The Fourth Amendment to the U.S. Constitution guarantees that “the right of the people to be secure in their persons, houses, papers, and effects, against unreasonable searches and seizures, shall not be violated.”
Legal scholars and courts have been wrangling for more than a year over whether the National Security Agency’s collection of millions of Americans’ phone records — a program first disclosed to the public by former NSA contractor Edward Snowden in 2013 — violates those protections. Some legal experts disagree over whether the record collection even qualifies as a search or seizure, and, if it does, whether collecting those records is “unreasonable” or requires a warrant.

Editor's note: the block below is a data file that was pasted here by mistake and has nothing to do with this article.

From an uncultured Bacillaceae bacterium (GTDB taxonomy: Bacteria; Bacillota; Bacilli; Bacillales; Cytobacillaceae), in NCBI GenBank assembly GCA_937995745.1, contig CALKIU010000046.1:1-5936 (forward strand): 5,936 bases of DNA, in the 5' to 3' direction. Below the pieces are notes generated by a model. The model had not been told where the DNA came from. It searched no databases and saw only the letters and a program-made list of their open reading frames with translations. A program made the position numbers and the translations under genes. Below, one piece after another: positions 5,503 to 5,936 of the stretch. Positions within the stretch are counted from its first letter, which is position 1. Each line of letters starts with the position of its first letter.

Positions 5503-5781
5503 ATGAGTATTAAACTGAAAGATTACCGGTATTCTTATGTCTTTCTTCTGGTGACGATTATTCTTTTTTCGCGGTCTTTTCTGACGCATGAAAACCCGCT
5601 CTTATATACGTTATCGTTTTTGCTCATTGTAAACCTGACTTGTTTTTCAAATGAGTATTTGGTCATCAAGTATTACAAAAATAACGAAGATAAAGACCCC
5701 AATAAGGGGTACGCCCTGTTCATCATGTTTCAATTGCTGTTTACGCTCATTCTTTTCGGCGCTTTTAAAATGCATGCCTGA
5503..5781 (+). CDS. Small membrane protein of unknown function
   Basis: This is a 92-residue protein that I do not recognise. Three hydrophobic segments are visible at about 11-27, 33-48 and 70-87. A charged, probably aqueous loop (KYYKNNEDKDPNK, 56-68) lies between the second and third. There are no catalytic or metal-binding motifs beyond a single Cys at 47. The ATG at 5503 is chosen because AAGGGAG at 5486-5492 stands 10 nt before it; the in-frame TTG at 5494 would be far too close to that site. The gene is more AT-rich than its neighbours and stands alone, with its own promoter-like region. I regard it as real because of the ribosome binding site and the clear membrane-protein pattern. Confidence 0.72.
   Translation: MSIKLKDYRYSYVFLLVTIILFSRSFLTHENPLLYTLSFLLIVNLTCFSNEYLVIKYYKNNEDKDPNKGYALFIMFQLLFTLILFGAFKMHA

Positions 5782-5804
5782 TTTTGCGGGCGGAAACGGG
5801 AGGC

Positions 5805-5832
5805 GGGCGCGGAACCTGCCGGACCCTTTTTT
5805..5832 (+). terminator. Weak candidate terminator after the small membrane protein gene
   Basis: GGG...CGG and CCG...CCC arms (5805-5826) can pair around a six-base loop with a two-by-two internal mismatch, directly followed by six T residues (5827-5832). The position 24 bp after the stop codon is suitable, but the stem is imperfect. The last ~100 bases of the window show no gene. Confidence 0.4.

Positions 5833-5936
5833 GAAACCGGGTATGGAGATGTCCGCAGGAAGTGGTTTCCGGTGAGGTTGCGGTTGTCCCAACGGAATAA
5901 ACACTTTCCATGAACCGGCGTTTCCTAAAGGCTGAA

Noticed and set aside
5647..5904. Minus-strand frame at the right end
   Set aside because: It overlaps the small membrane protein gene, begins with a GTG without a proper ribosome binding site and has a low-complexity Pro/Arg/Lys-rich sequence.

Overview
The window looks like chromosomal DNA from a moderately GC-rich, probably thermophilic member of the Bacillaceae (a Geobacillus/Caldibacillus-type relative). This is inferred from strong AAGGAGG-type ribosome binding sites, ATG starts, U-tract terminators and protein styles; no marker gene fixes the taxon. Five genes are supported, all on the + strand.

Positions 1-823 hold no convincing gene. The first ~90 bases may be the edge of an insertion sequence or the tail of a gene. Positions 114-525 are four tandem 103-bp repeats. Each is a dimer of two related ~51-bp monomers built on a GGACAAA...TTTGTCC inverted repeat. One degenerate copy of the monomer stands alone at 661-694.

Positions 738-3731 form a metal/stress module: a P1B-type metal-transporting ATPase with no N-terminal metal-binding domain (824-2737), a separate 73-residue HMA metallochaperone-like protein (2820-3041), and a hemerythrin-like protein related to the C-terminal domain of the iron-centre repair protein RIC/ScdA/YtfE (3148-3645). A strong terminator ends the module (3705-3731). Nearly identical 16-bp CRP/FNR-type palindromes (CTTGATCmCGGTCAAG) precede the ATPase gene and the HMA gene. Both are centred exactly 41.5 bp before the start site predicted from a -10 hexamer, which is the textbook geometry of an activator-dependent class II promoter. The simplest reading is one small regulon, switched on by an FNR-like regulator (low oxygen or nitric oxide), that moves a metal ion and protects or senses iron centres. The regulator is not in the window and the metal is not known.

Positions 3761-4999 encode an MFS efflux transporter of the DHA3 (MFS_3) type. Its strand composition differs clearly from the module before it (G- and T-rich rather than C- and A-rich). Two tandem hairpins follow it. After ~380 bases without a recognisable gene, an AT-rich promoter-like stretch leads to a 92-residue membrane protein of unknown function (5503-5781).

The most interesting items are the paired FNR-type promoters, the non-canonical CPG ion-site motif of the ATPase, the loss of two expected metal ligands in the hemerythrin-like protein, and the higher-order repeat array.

In a recent Intelligence Squared U.S. debate, two teams of constitutional law experts faced off on the motion “Mass Collection of U.S. Phone Records Violates The Fourth Amendment.” In these Oxford-style debates, the team that sways the most people to its side by the end is the winner.
Today’s Question: Does the mass collection of phone records violate the Fourth Amendment?